And now is the part of the issue when things get a bit more serious. A little heavier. And after the first three stories I'm ready for it, or more ready than otherwise to deal with the hurt of this story, the way it draws the reader in and makes something a innocuous as a sealed jar an instrument that makes my pulse spike, so that I'm there with Em, seeing through their sensors. The way that it draws out the mentality of the ship, the way that the story portrays Em dealing with their obsessive compulsive tendencies. The anxiety, the fear, the drive to do something. In a human such a thing can be frightening enough but its drawn to a different scale by making the protagonist a ship, in charge of so much and designed specifically for a task, a task that is at odds with how they feel, with how their mind actually works. It's a story of trauma and therapy and working through the ways a person's mind can seem against them. Without erasing how those things shape Em's personality, their being. How those things, person and disorder, aren't really able to be separated, how a line of compassion (for another and for one's self) has to be walked in order to find something that works. It's a compelling story and one rich in emotion and feeling, one that gripped me and didn't let go, that had me gasping a bit at times with how it portrays the characters and the situation. An amazing story!
"Some Things I Probably Should Have Mentioned Earlier" by Laura Pearlman (1756 words)
Things dip back more into the classic parodies with this story, which takes the trope of an alien masquerading as a human in an interesting direction and takes the form of a breakup letter. Which is a clever choice because it allows the situation to grow because the target of the letter already knows what's happening but the reader of the story doesn't, so there's a number of twists and turns that kept me intrigued and guessing as to the ultimate direction the story was going to take. And the story does a great job with voice, conveying the main character's feelings, their fear and their irresponsibility in the face of all that has happened. This is also a rather dark piece that aims solidly at humor while using tropes and plot elements that that…require some care. [SPOILERS] I'm not often a fan of stories that contain surprise pregnancies, but I can definitely see why it was used here, and I do think that the story is careful in its depiction and is seeking to subvert a lot of tropes that…are not good (*cough*cough*Species*cough*). And it manages to mix horror and humor, manages to capture a voice that is funny and charming and give it this edge, this creeping danger. It's a story that nicely builds itself, that uses the form of the letter to great effect, and you should check it out and see what you think.
"A Non-Hero's Guide to The Road of Monsters" by A.T. Greenblatt (5696 words)
This is the longest story of the issue but really doesn't feel it, and is a snappy and charming romp that keeps with the parody feel of the issue as a whole but pulls things away from the horror of previous story and to directions more hopeful and bright. I love the way the story handles the idea of heroism, treating the label of hero as synonymous with slaying monsters and always fighting and playing that against Devon, the main character, who is strictly non-hero. But the story does such a great job of showing Devon being, well, heroic in his quest to be a non-hero, being compassionate and brave and clever and active. He identifies as a quester, certainly, and in drawing that line between hero and quester the story demands that we as readers change how we think of heroism. How heroes become defined not for the results of their actions, not for saving a village or rescuing a maiden or gaining some prize, nor for their intentions to be noble and good, but rather by their actions. They are not forgiven the violence that they see as necessary. It's a compelling subversion of tropes and the character work is great, the monsters all rendered with care and with an emphasis on fun. There's a bit of an echo to "Smoke Job" here as well with dragons and plans and deceptions and drawing the line between monsters and monsters, heroes and heroes. It just works, hits its emotional beats and throwing in a nice amount of action and humor and a whole lot of heart. An excellent experience!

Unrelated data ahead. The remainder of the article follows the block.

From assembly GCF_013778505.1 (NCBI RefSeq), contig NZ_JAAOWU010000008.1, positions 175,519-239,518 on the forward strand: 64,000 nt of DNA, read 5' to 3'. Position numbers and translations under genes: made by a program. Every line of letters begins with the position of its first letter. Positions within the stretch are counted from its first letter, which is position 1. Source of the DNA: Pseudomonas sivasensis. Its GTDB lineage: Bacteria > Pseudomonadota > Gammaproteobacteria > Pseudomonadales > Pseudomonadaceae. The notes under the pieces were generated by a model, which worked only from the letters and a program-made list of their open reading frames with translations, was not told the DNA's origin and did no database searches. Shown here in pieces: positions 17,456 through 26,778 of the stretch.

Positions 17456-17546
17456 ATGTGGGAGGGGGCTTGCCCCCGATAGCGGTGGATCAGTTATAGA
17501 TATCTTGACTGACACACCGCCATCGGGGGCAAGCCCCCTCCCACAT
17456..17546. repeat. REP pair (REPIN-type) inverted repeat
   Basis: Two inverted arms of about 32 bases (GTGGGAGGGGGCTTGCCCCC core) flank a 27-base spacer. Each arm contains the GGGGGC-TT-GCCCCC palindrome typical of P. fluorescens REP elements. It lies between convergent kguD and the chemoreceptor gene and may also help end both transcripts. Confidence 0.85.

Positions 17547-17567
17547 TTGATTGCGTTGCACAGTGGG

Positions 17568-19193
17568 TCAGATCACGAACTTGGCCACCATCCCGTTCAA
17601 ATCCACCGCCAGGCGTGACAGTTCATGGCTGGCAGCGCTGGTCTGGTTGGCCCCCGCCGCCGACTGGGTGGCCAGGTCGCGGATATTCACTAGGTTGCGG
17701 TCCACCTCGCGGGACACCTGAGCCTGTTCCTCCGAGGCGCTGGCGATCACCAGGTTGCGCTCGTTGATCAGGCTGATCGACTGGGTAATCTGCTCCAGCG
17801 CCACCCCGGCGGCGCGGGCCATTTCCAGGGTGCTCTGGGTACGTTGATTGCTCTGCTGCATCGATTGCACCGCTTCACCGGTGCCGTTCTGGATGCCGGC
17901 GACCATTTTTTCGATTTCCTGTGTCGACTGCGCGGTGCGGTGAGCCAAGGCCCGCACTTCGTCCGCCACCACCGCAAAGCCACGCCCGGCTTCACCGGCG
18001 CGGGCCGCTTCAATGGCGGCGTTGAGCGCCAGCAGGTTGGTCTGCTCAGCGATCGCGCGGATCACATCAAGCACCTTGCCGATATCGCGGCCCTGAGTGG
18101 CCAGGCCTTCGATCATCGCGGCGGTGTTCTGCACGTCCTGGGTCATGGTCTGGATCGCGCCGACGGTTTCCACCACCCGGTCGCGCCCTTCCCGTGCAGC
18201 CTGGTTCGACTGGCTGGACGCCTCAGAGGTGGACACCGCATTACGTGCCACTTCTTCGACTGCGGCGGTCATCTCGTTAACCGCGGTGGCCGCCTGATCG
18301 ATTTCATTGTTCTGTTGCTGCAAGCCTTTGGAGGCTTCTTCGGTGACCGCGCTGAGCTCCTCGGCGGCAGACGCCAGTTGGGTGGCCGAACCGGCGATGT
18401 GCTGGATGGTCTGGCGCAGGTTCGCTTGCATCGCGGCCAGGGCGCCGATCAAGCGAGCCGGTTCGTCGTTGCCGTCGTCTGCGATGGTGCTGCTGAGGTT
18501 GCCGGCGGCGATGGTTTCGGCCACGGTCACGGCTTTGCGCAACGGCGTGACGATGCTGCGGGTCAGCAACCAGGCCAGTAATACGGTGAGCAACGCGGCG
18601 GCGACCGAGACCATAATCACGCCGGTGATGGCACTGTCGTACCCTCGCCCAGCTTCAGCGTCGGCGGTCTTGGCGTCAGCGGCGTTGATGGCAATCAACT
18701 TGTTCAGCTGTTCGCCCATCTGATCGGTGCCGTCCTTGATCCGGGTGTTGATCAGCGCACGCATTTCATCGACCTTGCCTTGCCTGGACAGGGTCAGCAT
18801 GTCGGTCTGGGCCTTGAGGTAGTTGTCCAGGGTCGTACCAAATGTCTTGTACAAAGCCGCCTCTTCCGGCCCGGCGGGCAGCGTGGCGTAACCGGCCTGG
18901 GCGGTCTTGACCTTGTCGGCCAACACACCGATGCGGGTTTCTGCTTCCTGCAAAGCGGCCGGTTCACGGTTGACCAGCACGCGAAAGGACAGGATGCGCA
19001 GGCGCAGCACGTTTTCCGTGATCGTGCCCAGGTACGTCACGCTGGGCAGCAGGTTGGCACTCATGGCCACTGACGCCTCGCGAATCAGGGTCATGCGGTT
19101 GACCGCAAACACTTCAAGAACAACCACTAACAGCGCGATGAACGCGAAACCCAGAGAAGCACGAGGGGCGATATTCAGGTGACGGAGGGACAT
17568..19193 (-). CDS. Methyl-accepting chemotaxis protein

"Every Instance of You" by Cassandra Khaw (929 words)
I feel like the issue in some ways was aimed at this moment, at this story, like it was crystallizing this idea of fun and humor and waiting, smiling while behind its back the entire time this story was both nail and hammer. Because yeah, wow, it's a powerful piece, short but shattering, showing a woman crossing dimensions out of longing, her every leap an act of forgiveness and atonement and…love. Every pretense is dropped in this story, and while the voice sings with a quiet confidence there is no parody or pastiche or twist on an old classic. At least none that I see. Instead the story is startlingly earnest, open, and original. [SPOILERS] The woman jumping through time meets the iterations of her partner, the iterations of the man she loves, and meddles in the best of ways, wanting him to be happy in each universe, even if that means not being with her there. This is a story about the uniqueness of a person, about love and fantasy, taking the urge to want to be with some other version of a partner and sublimating that desire into some proactive and wonderful. The story is uplifting and beautiful and tinged with just that touch of sadness, that knowledge that for all this the two people share something that is magnificent but fragile, that they live for those small moments of togetherness which makes their time apart almost tragic. Except that the story is, ultimately, about the redemptive nature of love and compassion. It's an amazing story and a great way to close out a fine issue!